With reference to the Chinese government’s effort to promote innovation and entrepreneurship amongst university graduates over the past few years, this thesis explores the complexity and dynamics of young graduates’ entrepreneurship experiences in China’s innovation centre, Shenzhen. This research focuses on why and how graduates pursue their entrepreneurial ventures in Shenzhen and how the complex political, cultural and socio-economic nexuses of this city influence their experiences. In addition to in-depth interviews and social listening, this study applies the quadruple helix model on the local innovation system and adopts sociological theories on the employment destination choice of university graduates and guanxi theory to examine graduate entrepreneurship in a rapidly transforming Chinese society.
Three layers of analysis are presented in this thesis. The first layer focuses on the uniqueness of the local innovation system in Shenzhen. By adopting the quadruple helix framework of higher education institutions (HEIs), government, industry and society, the analysis shows that the local innovation system in Shenzhen is facilitated by its all-embracing and adaptive government, catching-up HEIs, strong industrial R&D and open social environment as a migrant city. The second layer examines how people think about local innovation and entrepreneurial environment in Shenzhen, with a specific focus on the role of local government and guanxi. A text analysis of 453 online posts related to the innovation and entrepreneurship environment of Shenzhen reveals that most of these posts show a positive attitude towards the institutional environment of the city. Shenzhen is considered competitive because of its supportive government, close linkages with Hong Kong and relatively equal environment created by migrants. However, the city also faces challenges brought about by the rising costs and lack of local HEIs. The third layer contests the complex role of social network and guanxi practices in influencing graduate entrepreneurship. Two distinct types of networks are identified, namely, the network facilitated by kinship and regionality and the professional network represented by the old boy’s society of giant companies. The analysis reveals how social network practices reconfigure and adapt themselves to the socioeconomic changes in urban China. Two important features are identified. The first feature is the blurred boundaries that separate the traditional classifications of social capitals and networks. Professional ties, which initially take the form of weak ties and bridging social capital, can transform into ties that are exclusive in nature. Meanwhile, traditional guanxi networks that usually take the form of strong ties can move beyond their dyadic or triadic structures to a broader scope that is linked with the society and public. The second feature is the need to include society and public interest as a unit of analysis in studying guanxi. The relational base of guanxi in the existing literature is confined to individuals that are involved in exchange relationships, such as favour seekers, favour givers, brokers and small communities (e.g. kinship networks or villages). However, the Chinese evaluation of self-achievement is strongly socially oriented. Given that compensation to others and wellness of the collective are essential means of self-actualisation, both the public and society are included as units of analysis in studying guanxi.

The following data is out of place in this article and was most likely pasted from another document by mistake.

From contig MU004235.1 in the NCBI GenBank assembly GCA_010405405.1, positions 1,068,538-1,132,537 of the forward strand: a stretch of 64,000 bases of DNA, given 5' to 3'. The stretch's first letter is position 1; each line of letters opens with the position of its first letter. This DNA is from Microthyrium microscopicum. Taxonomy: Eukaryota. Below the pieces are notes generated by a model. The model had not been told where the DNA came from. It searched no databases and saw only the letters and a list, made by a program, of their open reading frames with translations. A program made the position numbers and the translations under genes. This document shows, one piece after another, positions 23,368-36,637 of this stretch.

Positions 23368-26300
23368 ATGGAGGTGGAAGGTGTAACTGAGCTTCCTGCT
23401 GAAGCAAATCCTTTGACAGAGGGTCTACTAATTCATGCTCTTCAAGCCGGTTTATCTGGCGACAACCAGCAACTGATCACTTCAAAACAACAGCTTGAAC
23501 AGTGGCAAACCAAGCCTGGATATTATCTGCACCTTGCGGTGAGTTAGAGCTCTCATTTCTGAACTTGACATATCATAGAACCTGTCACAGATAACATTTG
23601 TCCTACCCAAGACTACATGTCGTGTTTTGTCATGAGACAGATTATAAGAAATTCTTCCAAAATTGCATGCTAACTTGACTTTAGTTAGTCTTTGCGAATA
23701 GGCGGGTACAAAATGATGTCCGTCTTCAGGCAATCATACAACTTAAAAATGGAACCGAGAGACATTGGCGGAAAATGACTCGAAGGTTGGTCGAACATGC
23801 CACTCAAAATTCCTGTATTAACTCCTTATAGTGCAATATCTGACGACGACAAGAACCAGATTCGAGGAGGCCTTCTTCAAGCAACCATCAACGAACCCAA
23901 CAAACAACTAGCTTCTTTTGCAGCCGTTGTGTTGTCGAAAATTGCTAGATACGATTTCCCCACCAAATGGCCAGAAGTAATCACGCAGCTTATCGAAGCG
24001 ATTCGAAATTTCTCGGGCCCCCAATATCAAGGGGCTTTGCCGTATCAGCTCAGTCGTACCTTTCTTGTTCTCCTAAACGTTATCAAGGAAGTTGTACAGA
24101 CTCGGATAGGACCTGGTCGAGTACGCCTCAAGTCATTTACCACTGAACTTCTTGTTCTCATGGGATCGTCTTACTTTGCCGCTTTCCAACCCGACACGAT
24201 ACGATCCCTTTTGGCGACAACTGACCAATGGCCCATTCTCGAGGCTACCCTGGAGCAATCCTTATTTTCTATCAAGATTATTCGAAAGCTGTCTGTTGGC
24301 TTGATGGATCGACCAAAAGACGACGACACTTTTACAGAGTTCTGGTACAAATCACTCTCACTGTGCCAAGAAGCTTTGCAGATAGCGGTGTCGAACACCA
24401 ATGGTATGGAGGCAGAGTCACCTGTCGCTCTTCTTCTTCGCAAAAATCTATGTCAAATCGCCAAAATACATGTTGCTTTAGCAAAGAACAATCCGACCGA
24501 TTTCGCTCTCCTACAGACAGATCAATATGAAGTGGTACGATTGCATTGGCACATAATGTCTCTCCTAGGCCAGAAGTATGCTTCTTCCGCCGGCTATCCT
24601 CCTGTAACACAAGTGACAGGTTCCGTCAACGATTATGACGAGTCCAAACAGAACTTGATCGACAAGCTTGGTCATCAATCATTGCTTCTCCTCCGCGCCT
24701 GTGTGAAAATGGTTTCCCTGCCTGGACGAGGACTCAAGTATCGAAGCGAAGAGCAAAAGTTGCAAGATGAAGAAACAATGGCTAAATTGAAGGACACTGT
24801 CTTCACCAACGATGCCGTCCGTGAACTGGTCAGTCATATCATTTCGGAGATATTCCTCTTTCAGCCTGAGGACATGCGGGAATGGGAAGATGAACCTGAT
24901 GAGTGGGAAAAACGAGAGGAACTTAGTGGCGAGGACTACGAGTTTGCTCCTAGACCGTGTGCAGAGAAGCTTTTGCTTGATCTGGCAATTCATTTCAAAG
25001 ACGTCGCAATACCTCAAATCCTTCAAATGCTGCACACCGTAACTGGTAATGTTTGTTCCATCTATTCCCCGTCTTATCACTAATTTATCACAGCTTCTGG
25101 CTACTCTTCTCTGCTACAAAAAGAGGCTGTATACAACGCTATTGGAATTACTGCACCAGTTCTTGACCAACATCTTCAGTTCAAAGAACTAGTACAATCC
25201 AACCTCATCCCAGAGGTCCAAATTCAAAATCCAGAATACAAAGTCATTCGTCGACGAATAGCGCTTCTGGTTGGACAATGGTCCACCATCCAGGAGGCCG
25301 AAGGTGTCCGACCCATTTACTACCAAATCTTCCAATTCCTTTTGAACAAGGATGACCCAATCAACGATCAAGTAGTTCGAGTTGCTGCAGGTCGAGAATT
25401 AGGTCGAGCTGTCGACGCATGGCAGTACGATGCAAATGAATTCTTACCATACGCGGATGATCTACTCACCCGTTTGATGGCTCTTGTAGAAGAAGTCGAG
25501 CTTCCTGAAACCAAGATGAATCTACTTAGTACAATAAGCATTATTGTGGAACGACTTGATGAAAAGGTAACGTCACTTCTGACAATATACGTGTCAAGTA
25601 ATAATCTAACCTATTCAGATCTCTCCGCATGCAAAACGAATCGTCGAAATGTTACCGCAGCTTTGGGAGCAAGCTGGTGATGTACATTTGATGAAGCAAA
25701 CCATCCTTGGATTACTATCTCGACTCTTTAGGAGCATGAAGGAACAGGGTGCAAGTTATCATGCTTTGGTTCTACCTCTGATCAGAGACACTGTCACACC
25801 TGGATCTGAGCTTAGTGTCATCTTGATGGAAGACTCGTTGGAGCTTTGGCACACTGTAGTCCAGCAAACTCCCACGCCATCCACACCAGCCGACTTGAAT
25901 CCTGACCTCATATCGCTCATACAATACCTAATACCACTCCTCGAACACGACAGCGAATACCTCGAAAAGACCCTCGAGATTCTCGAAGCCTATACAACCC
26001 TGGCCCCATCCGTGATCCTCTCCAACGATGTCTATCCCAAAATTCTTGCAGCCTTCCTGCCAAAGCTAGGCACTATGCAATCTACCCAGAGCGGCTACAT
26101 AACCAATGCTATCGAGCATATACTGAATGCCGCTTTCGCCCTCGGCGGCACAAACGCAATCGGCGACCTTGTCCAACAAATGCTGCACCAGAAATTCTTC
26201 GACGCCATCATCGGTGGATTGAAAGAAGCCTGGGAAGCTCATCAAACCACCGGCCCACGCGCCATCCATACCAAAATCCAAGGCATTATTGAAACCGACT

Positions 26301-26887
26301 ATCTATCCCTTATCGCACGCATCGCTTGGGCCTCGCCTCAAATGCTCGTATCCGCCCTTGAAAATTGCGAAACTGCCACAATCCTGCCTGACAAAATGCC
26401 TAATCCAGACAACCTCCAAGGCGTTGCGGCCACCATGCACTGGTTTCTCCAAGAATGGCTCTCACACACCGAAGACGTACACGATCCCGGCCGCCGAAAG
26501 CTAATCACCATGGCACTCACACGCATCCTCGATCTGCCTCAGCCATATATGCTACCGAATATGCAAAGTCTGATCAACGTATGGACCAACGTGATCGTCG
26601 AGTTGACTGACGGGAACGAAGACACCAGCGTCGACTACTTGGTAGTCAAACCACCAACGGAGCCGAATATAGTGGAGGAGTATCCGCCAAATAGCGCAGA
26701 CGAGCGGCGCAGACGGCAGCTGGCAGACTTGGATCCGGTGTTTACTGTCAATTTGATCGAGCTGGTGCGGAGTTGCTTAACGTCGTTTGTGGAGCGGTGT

|Date of Award
|7 Aug 2020
|Ka Ho Joshua MOK (Supervisor) & Jin JIANG (Supervisor)